Continental Manufacturing Company

18 Beekman Street , New York


Earle Harry Smith's Cranck-Motion Shuttle Sewing Machine


Improved  Sewing Machine

The inventor or author who cuts loose from conventionalities and strikes out a new path, is certain to achieve a more enduring success than those who accept what is as right in principle and proceed to engraft on that.

Until the year 1852, the mode generally adopted of operating the needle and shuttle in the sewing machine, was to stop each instrument during the operation of the other; this necessitated the use of cams to impart the motion so as to cause the stop or "rest" at precisely the right moment and up to that time no shuttle sewing machine had been made without cam motions either on the needle or shuttle, or both. In that year the inventor of the sewing machine herewith illustrated commenced his experiments. Rejecting the cam and all other like devices for operating the sewing instruments, as totally unadapted to the inevitable prospective requirements of the machine, and taking the simple elements(needle and shuttle) disencumbered of the usual devices for imparting their motions, he set out to produce a radically new system of mechanism for operating these instruments.

In the year 1854 he exhibited to the editors of this journal a shuttle machine with his new combination of movements, the needle being worked as it never had been before in such a machine, viz., by a true eccentric, imparting an easy and continuous motion; while the shuttle, driven by a crank pin, also had a continuous and uninterrupted movement ,a combination altogether unlike any sewing machine then known while the whole construction was exceeding  novel an very simple. This, we believe, was the first shuttle sewing machine ever made having continuous or crank motions. Since then Mr. Smith has obtained, in all, eight patents for improvements looking to the perfection of this class of machines, in nearly all of which the continuous or crank motion prevails throughout. In the present machine he has embodied some of the most important results of his experiments for the past twelve years, making a lock stitch by a needle and shuttle having continuous or crank motions imparted by a very direct and simple mechanism. The needle and shuttle are also operated or moved relatively, so as to draw the threads into the work in a manner that adapts the machines especially to thin fabrics, while the usual adaptability to heavy work, which characterizes the shuttle machine, is retained intact. Fig. 1 is a perspective view of the machine, and reveals all the working parts except the feed bar, which is seen in the sectional view, Fig. 2.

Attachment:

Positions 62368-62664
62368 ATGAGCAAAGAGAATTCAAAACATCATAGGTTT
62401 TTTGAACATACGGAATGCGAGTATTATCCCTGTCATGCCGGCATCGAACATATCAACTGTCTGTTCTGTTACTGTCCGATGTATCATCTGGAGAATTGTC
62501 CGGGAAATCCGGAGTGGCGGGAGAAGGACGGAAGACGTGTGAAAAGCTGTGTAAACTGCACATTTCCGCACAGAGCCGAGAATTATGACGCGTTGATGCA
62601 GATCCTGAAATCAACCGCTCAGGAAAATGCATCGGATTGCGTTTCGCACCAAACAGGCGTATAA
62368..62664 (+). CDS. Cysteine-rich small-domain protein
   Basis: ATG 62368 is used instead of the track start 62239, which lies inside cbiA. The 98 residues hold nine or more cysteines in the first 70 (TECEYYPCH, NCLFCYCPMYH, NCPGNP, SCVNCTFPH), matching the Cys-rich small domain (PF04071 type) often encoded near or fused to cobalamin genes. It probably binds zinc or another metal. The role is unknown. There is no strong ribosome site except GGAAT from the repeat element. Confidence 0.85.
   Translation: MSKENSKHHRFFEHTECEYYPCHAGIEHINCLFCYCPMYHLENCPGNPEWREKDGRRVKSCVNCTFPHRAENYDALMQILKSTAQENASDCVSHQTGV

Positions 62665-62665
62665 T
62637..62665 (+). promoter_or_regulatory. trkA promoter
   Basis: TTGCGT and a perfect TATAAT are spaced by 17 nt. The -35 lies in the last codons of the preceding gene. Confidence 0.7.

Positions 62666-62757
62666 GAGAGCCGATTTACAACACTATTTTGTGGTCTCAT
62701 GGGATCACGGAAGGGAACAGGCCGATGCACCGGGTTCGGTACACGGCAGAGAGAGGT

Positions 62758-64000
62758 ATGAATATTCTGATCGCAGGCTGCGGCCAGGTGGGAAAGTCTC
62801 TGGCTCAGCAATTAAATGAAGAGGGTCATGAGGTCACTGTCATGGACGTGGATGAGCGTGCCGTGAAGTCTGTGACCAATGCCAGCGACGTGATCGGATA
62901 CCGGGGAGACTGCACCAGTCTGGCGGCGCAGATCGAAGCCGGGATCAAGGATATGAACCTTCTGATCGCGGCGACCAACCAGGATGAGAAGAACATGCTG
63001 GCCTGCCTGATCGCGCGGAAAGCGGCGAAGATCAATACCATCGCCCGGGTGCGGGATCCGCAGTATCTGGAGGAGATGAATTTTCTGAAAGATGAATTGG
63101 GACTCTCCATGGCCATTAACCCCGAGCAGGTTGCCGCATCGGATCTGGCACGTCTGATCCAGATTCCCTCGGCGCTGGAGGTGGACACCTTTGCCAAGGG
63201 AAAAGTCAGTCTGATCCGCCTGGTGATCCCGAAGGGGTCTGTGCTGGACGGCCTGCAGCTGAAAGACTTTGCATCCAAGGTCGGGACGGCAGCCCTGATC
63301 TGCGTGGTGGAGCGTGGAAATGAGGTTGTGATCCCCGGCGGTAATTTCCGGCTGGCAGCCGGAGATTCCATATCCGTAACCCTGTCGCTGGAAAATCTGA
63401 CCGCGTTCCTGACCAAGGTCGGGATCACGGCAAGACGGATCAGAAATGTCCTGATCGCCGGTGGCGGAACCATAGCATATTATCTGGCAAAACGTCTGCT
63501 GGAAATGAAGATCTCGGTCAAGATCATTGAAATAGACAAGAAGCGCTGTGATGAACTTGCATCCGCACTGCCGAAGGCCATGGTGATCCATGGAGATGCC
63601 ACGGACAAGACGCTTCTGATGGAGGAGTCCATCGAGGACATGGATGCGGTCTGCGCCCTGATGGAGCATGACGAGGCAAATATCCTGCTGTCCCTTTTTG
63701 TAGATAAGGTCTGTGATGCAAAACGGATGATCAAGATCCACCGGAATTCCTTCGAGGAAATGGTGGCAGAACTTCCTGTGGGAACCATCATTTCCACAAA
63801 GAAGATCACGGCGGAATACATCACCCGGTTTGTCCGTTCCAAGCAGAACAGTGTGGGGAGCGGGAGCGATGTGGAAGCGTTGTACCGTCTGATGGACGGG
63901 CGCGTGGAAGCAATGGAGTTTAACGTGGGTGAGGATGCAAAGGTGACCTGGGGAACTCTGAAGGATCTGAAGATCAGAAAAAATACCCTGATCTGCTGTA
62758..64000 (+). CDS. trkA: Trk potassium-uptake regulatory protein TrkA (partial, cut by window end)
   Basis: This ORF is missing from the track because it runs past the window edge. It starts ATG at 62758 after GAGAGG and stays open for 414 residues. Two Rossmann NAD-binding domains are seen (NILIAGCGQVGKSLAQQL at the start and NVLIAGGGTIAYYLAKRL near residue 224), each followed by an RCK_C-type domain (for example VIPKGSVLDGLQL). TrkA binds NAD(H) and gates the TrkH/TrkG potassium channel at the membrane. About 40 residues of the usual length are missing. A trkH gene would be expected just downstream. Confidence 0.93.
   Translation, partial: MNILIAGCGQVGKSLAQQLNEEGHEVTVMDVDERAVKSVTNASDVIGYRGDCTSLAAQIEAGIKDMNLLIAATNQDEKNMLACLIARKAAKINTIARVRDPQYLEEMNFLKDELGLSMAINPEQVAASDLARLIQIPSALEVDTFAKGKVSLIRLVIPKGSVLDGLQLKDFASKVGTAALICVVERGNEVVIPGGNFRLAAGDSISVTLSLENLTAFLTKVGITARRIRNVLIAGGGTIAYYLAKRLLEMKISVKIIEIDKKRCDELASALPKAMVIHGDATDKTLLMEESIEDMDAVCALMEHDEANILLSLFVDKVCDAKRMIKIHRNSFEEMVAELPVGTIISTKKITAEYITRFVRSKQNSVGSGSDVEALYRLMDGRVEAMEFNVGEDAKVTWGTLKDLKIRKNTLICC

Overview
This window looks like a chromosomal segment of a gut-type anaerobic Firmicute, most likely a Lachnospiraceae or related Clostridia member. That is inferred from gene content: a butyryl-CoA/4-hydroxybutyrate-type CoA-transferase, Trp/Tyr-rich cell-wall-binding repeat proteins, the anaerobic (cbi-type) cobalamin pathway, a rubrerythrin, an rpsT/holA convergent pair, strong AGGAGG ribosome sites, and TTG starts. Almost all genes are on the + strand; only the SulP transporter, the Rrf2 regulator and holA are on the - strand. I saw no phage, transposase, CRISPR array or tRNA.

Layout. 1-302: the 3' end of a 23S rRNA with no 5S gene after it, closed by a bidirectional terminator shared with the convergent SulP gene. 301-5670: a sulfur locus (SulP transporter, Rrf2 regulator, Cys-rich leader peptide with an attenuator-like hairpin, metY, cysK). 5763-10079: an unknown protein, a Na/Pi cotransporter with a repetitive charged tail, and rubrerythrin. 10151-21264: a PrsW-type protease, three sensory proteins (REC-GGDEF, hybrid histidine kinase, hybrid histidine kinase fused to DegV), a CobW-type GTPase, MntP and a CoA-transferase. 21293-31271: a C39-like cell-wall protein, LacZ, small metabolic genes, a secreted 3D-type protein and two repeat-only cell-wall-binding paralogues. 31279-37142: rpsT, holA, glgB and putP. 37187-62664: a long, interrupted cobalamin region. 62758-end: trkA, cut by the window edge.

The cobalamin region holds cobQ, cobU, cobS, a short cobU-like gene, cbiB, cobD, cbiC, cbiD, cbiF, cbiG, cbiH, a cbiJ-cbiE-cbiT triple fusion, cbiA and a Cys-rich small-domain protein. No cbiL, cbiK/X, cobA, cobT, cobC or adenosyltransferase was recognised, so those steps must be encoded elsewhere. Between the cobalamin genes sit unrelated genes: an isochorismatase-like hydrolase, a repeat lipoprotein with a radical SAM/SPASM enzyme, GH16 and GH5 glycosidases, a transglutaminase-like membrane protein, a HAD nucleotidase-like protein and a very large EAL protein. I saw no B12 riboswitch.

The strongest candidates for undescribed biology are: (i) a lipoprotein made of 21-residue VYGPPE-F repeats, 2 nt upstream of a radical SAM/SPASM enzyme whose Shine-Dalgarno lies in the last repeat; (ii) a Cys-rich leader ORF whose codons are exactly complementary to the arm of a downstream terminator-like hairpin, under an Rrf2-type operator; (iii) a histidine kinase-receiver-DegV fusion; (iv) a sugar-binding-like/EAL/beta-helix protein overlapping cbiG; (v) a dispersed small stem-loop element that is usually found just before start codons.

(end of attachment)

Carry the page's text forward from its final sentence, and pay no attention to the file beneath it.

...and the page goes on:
All the working mechanism, except the needle arm, is arranged upon a single casting, consisting of the shuttle race, A, hanger, B, boss, C and pendent D. This casting is set into an opening made for the purpose in the bed plate, E and secured therein so as to form a part thereof. The boss, C, is the bearing of the main shaft and the pendent sustains the fulcrum pin of the vibrating lever, F, which gives the reciprocating motion to the shuttle driver through the connecting link, G. The driving pulley, IT, has an eccentric cast on the outside, which is encircled by one end of the strap or connection, I and the other end is attached to the lower extremity of the needle arm J. To the eccentric is attached a disk, K, with a crank pin L, moving in a groove or slot in the lever F. The disk is adjustable on the eccentric for the purpose of timing the needle and shuttle. The feeding device (see Fig. 2) consists of the bar, M, which has an up-and-down and back-and-forth movement imparted by an to eccentric N.  0 is the shuttle driver; it is attached to a slide P and receive its motion from the vibrating lever F. The slide P, runs in a dovetail groove, one side of which is solid and the other formed of an adjustable plate Q, by which it is always kept up to its bearings. All the movements of the machine being continuous and effected by the crank or eccentric, it is evident that the machine will run very quietly. No rattling nor backlash can occur, as every part is made adjustable, to follow up the wear, thus imparting the highest degree of durability. The simplicity of this machine is apparent, indeed it would be difficult to produce the three independent movements of needle, shuttle and feed, with a less number of actuative parts. These sewing machines are made by the Continental Manufacturing Co., No. 18 Beekman Street, (A. W. Goodell, Agent, Box 3.631), New York. The patent for this invention was allowed on  September 7, 1865; the invention has also been patented in Great Britain and France and other foreign patents are pending.


from : Scientific American 1865